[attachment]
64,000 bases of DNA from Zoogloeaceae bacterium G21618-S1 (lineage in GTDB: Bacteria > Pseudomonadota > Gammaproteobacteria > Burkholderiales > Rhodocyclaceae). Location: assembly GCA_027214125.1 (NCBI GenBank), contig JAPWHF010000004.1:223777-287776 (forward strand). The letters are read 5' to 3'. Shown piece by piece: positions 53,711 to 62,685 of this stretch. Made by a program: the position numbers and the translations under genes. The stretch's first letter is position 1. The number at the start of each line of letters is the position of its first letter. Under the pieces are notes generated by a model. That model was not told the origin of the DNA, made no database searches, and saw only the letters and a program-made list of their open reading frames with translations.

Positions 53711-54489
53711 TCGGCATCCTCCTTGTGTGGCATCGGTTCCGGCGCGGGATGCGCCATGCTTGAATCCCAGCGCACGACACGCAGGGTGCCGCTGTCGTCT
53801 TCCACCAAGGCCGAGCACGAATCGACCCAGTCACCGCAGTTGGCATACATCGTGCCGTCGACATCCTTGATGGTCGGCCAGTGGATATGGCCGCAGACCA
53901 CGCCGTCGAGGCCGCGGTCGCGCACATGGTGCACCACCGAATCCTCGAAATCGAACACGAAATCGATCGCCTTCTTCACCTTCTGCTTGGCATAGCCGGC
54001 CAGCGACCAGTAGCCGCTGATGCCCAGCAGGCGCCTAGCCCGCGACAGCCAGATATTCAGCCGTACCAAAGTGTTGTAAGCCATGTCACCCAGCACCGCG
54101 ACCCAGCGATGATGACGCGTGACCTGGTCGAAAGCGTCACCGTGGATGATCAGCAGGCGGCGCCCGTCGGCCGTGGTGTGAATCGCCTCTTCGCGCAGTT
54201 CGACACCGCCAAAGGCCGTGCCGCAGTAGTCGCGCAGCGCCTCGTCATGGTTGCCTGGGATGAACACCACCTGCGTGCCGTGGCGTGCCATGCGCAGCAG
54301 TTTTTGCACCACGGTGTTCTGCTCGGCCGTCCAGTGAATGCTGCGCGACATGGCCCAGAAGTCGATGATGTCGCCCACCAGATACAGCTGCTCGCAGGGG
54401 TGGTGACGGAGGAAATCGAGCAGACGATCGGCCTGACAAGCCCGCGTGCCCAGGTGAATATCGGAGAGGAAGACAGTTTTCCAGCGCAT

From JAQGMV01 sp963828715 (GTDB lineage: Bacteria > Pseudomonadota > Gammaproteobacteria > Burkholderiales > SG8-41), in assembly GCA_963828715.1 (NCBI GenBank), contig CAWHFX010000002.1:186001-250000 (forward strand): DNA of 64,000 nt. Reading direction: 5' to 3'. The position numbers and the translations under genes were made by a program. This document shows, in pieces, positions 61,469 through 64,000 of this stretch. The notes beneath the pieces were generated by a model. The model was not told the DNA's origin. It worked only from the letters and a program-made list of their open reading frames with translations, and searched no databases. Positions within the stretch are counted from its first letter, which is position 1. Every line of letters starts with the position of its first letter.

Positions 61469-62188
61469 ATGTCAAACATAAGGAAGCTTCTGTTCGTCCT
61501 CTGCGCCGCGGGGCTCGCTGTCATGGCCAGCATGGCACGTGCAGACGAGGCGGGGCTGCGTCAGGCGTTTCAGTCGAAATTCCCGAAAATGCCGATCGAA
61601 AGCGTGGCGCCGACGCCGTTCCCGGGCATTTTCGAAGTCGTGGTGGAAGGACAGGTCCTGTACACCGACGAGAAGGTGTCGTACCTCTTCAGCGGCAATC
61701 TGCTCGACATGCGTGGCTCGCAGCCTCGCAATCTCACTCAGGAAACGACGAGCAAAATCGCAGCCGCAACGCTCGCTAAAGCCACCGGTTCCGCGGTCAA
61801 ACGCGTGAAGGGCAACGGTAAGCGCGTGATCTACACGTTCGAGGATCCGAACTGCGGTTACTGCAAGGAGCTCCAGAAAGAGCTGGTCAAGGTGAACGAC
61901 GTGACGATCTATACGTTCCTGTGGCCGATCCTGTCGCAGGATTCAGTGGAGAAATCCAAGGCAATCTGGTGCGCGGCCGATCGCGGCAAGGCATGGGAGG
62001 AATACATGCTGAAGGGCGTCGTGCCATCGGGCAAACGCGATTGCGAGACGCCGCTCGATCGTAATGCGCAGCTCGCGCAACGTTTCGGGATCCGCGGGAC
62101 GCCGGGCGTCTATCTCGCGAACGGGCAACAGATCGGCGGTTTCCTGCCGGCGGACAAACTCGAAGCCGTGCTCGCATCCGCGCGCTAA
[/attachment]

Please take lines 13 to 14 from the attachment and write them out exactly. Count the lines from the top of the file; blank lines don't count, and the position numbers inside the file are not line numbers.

61469 ATGTCAAACATAAGGAAGCTTCTGTTCGTCCT
61501 CTGCGCCGCGGGGCTCGCTGTCATGGCCAGCATGGCACGTGCAGACGAGGCGGGGCTGCGTCAGGCGTTTCAGTCGAAATTCCCGAAAATGCCGATCGAA